Context. Mothers are in an important position to prevent obesity in their children by shaping early diet and activity patterns. However, many mothers of overweight preschool children are not worried about their child's weight.
Objective. To explore mothers' perceptions about how they determine when a child is overweight, why children become overweight, and what barriers exist to preventing or managing childhood obesity.
Design. Three focus groups with 6 participants in each. Participant comments were transcribed and analyzed. Themes were coded independently by the 6 authors who then agreed on common themes.
Setting. A clinic of the Special Supplemental Nutrition Program for Women, Infants, and Children in Cincinnati, Ohio.
Participants. Eighteen low-income mothers (13 black, 5 white) of preschool children (mean age of 44 months) who were at-risk for later obesity. All but 1 mother had a body mass index (BMI) ≥25 kg/m2, and 12 mothers had a BMI ≥30 kg/m2. All but 1 child had a BMI ≥85th percentile for age and sex, and 7 had a BMI ≥95th percentile.
Results. Mothers did not define overweight or obese in their children according to how height and weight measurements were plotted on the standard growth charts used by health professionals. Instead, mothers were more likely to consider being teased about weight or developing limitations in physical activity as indicators of their child being overweight. Children were not believed to be overweight if they were active and had a healthy diet and/or a good appetite. Mothers described overweight children as thick or solid. Mothers believed that an inherited tendency to be overweight was likely to be expressed in the child regardless of environmental factors. In trying to shape their children's eating, mothers believed that their control over the child's diet was challenged by other family members. If a child was hungry, despite having just eaten, it was emotionally difficult for mothers to deny additional food.
Conclusions. Health professionals should not assume that defining overweight according to the growth charts has meaning for all mothers. Despite differing perceptions between mothers and health professionals about the definition of overweight, both groups agree that children should be physically active and have healthy diets. Health professionals may be more effective in preventing childhood obesity by focusing on these goals that they share with mothers, rather than on labeling children as overweight.
Childhood obesity is difficult to treat1and is associated with both physical2 and emotional3morbidity. Furthermore, obese children are more likely to become obese adults,4,5 and the morbidity,6costs,7 and mortality8 from adult obesity are all enormous. Therefore, obesity prevention that begins early in life9,10is an important approach to reducing the dramatic upward trends in obesity prevalence.11,12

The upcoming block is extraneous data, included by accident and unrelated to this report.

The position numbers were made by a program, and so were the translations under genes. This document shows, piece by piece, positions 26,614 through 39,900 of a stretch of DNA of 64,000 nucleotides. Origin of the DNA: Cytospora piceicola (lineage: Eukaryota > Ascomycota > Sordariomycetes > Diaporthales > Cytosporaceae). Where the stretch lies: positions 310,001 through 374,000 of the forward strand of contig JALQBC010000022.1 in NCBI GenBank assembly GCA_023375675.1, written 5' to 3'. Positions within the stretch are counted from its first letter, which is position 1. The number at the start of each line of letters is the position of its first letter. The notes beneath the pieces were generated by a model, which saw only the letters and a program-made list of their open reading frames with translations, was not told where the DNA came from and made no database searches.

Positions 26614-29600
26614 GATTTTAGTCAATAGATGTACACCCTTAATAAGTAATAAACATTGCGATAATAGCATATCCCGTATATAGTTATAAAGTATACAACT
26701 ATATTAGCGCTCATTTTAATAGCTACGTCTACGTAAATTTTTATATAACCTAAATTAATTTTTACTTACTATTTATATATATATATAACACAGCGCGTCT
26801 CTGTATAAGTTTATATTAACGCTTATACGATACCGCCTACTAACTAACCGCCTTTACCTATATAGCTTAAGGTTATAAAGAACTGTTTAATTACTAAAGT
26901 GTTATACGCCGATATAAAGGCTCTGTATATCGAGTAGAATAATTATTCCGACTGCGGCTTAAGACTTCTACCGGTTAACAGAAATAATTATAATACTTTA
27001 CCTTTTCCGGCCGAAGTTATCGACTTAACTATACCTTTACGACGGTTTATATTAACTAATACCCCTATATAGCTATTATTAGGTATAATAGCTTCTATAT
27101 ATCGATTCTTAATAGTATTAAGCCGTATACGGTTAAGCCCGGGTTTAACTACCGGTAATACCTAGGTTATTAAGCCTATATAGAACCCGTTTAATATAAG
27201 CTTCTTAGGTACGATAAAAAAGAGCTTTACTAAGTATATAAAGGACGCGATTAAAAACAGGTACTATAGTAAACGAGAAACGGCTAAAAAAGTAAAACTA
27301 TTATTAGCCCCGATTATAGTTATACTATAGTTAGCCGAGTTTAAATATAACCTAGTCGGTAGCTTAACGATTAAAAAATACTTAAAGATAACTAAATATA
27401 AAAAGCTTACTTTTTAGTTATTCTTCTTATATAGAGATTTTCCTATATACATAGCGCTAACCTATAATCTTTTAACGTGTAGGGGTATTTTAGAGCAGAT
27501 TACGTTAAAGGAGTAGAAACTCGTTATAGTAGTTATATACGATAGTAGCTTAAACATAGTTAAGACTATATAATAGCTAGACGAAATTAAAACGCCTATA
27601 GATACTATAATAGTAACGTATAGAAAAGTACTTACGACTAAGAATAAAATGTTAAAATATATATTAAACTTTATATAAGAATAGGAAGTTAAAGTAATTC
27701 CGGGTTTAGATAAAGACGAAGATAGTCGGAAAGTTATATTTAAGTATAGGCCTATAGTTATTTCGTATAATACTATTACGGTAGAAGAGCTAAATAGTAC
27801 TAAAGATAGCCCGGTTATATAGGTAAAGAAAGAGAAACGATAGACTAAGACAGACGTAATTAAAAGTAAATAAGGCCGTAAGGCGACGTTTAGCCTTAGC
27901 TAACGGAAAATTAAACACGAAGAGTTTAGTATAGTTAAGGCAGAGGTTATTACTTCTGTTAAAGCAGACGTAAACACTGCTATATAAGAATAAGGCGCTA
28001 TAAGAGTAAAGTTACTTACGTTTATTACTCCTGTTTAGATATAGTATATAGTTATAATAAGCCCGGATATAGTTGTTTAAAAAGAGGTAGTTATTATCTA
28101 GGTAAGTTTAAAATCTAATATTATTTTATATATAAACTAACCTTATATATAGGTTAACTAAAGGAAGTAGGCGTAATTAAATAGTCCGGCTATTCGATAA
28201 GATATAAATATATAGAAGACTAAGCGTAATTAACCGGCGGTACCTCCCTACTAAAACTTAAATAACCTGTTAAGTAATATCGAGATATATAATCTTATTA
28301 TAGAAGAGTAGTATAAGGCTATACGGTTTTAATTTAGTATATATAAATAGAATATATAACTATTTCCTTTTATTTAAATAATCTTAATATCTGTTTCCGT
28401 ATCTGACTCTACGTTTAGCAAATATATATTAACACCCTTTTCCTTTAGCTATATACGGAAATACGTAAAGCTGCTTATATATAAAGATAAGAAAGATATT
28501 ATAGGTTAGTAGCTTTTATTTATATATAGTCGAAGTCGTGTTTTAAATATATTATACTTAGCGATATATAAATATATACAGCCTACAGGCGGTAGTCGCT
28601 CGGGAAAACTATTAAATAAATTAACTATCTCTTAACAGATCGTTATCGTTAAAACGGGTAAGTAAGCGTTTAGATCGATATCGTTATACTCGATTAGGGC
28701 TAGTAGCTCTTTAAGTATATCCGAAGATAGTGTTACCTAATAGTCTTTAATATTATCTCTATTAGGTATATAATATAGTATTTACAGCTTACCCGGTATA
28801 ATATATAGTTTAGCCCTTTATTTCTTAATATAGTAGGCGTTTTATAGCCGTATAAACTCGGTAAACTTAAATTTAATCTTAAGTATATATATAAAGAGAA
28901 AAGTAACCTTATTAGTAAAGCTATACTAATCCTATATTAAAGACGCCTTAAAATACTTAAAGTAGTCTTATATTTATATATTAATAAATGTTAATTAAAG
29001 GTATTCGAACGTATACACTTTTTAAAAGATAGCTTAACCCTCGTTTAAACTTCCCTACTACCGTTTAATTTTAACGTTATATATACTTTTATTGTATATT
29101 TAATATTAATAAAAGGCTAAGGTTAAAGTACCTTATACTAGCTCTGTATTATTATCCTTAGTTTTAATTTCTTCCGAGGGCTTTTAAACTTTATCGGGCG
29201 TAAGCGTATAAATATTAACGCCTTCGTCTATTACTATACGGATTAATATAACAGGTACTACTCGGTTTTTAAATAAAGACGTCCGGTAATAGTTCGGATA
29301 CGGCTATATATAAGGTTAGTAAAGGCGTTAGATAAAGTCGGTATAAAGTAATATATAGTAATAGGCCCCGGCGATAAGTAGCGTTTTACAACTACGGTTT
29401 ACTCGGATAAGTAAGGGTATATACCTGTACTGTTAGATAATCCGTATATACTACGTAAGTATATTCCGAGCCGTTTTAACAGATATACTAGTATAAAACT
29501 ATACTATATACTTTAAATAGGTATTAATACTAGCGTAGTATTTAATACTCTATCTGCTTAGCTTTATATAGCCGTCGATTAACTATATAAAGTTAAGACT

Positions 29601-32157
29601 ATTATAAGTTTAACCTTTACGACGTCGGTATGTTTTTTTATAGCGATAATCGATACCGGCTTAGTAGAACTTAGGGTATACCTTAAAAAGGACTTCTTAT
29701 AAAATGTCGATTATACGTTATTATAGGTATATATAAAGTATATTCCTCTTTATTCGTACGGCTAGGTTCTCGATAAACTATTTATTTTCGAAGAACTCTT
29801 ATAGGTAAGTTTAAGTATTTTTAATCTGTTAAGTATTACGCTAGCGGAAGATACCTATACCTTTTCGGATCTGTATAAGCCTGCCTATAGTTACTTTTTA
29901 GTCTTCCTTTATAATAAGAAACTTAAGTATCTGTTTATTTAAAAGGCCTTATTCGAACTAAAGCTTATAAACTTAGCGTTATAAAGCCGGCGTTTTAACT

Low-income preschool children have historically been regarded as at-risk for undernutrition13,14; however, the prevalence of overweight in this group has recently also increased.15,16 These children may be at particular risk for later obesity because their mothers are more likely to be obese,17 and parental obesity increases the risk for offspring obesity,18 probably through sharing of both genetic and environmental factors.
Despite the need for obesity prevention efforts in low-income preschoolers, there are multiple barriers to such efforts. For example, we have shown that among mothers without any college education, only 11% of those with an overweight preschool-aged child believed that their child was overweight.19 Among these same mothers, >90% of those who were obese (body mass index [BMI] ≥ 30 kg/m2) considered themselves overweight.
Mothers are critical mediators of obesity prevention efforts with preschoolers because mothers play such a large role in shaping the diet20 and activity21 patterns of their young children. For pediatricians and other health professionals working with low-income preschool children, it will be difficult to engage mothers in obesity prevention efforts without first understanding how mothers perceive the problem of obesity.
The objective of this study was to understand the perceptions of low-income mothers about how they determine when a child is overweight, why children become overweight, and what barriers exist to preventing or managing childhood obesity. We used qualitative research methods because they are often useful in exploring complex, multi-faceted questions that may not be readily understood by more direct, closed-ended questioning. The methods are meant to generate a theoretical framework for how low-income mothers perceive the problem of childhood obesity and are not meant to test specific hypotheses.